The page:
To begin the trail, the initial stages of the Bruny Island walk follow an old 4WD dirt road. It heads straight toward the coast and is easy to follow. We got our speed hiking heads on for the walk, keen to explore as much as possible on our Bruny Island day trip. The trail soon turns sandy and so walking becomes a little trickier in the soft terrain. You know how it is. You’re working hard but don’t seem to be moving very far. The wide path soon narrows into a single-person track, with vegetation closing in on the sand path. By this point, you’ll be nearing the beach.
What’s speed hiking? It’s pushing the pace, covering that trail quicker without losing any of the joy of soaking in your surroundings. Find out more here.
Dan had arranged this walk, and so he took the lead. And I’m glad he did. Although he didn’t tell me until we reached the beach, he gently informed me he’d seen a snake on the thin sand track. It had slithered into the bushes quickly as we approached (or rather Dan nearly stood on it), but as usual, they are more scared of us than we should be of them. Yeah, sure. Dan waited to tell me so as not to alarm me. However, I’m British, and so no matter what point you tell me, I will be alarmed. But Bruny is full of wildlife, and so there’s a chance of encountering all sorts. It’ll be rare to see snakes, but perhaps keep your eyes peeled all the same.
Neck Beach & Big Lagoon Bruny Island
The Cape Queen Elizabeth Track passes between Big Lagoon to your right and Little Lagoon to your left. On the shores of Big Lagoon is Neck Beach. Bruny Island’s Neck Beach is a tiny picturesque patch of golden sand, separated by a sliver of bush from the coast. From here, you’ll continue along the trail toward the beach.
As you approach the beach, you have two options: either you can take the beach path or the bluff path. The quickest route to the arch on Bruny Island is to take the beach path. Essentially, this trail leads down to the sand and you walk up the beach to reach the Bruny Island Arch. That being said, it all depends on tidal times.
It’s important to check the Bruny Island tidal times before you set out. You can check them here.
Dan and I arrived at the beach just before the official low tide so thought our luck might be in. It wasn’t. We found it too risky to climb or wade around the headland to access the arch on Bruny Island this way. There would have been a lot of rock scrambling along the bottom of the cliff. Certainly not the safest way to get to the arch, especially when there’s a very simple alternative over Bruny Island’s Mars Bluff.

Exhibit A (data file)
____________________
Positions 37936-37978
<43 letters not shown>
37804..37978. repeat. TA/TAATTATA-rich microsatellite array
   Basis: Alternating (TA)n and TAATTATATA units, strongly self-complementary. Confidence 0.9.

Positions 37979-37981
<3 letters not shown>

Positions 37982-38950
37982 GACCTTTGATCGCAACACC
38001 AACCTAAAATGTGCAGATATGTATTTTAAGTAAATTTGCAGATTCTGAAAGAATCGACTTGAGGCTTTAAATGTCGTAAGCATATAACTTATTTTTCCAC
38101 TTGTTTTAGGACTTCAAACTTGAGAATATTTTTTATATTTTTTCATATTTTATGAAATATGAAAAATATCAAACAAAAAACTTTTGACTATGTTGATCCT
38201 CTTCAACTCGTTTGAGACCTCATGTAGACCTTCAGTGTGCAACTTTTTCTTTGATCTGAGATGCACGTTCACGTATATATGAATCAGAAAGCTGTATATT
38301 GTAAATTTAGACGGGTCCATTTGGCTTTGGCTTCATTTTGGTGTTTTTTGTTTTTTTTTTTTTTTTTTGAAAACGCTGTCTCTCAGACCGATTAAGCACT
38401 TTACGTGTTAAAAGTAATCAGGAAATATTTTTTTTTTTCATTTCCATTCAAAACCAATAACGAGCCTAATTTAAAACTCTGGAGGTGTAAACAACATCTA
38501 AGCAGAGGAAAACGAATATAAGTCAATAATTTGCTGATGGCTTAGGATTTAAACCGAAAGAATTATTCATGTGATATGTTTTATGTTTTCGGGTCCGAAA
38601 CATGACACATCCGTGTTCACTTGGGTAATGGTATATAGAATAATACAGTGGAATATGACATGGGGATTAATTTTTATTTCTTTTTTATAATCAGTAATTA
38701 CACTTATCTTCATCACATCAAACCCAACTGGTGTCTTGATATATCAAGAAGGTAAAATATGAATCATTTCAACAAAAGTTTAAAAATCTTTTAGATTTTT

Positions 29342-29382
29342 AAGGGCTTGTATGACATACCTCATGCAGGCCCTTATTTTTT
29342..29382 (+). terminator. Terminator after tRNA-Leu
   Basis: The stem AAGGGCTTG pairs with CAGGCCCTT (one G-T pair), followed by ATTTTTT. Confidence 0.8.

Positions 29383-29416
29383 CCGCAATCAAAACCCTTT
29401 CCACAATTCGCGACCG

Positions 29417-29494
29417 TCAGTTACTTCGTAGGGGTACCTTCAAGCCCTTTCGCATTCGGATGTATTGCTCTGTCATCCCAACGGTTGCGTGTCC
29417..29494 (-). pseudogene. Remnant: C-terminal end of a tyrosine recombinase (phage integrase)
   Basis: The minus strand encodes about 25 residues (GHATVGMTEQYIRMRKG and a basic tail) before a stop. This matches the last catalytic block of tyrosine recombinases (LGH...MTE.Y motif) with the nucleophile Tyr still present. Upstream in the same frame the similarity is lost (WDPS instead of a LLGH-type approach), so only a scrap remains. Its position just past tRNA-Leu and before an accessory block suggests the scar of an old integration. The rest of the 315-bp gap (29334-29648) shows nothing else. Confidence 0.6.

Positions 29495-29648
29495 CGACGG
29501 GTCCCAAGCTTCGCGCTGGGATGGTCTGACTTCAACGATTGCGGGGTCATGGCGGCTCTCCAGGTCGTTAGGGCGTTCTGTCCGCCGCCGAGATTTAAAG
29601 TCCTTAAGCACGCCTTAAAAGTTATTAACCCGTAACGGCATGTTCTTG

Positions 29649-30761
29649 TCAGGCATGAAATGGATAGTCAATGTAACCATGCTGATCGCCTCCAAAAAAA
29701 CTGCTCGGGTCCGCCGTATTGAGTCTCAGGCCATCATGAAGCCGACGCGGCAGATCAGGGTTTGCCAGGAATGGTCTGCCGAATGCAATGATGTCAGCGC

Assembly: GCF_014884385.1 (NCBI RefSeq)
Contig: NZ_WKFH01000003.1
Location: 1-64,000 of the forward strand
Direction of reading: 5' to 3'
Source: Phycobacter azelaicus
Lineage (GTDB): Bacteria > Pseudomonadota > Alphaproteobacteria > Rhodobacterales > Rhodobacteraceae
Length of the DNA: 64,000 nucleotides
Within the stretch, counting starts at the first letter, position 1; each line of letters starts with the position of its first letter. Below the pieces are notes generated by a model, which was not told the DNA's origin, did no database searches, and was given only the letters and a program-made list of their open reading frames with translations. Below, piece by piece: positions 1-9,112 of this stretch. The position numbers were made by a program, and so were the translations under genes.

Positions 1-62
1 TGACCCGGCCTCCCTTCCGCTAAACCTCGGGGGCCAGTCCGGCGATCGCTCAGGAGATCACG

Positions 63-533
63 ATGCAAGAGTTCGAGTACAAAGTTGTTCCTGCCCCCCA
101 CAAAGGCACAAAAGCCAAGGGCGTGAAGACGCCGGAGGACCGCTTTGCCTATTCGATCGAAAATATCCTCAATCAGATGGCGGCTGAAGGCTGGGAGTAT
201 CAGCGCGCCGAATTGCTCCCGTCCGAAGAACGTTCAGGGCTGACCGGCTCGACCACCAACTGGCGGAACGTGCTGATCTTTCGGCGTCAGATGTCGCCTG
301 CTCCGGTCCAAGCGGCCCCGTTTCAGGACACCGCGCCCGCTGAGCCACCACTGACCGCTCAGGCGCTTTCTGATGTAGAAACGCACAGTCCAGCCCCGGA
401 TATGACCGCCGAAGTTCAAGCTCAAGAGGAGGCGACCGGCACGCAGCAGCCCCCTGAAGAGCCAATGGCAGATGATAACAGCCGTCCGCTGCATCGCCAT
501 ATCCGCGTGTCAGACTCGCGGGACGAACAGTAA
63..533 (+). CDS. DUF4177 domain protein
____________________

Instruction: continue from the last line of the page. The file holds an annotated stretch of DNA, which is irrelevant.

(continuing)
Mars Bluff Bruny Island
Should you arrive at high tide too, you’ll instead take the Mars Bluff path up and over the headland to reach the arch on Bruny Island. The views back towards The Neck and out to Cape Queen Elizabeth are easily worth the extra effort. In fact, we would recommend always taking this route purely because the views are so good. From here, you’ll descend down through sand dunes and onto the wonderfully secluded Miles Beach. You’ll need to head right and back along the beach to find the Bruny Island Arch.
Bruny Island Arch
The Bruny Island Arch is a wonderful natural attraction on the Cape Queen Elizabeth Track. Carved out by wind and crashing waves, the natural arch is a beautiful solitary window view, looking out onto the ocean and beyond. Golden sand flows down from the surrounding dunes and through its opening. The enclosing cliffs offer secluded shade and a moment’s privacy if you can time your visit well. Of course, such is the beauty of this little arch on Bruny Island, it’ll be hard to pull yourself away, but the walk must go on.
Miles Beach Bruny Island
The trail continues to the left, along Miles Beach, heading away from the arch on Bruny Island with the ocean on your right. Walking on sand is arduous, especially when trying to keep a quick pace, but a coastal trail always feels better when there’s a beach walk involved. Toward the end of Miles Beach, the trail veers left and back up onto the dunes. From here, you’ll start to climb into coastal bushland and begin the walk to Cape Queen Elizabeth.
Walking the length of Miles Beach in utter seclusion felt like a rare treat in itself. We saw just one other person on the whole of the Cape Queen Elizabeth section of the walk. For an island so popular, it was lovely to escape the crowds. But, we suppose most people only visit the Bruny Island Arch and return. Still, you’ll be missing one incredible walk if you do so.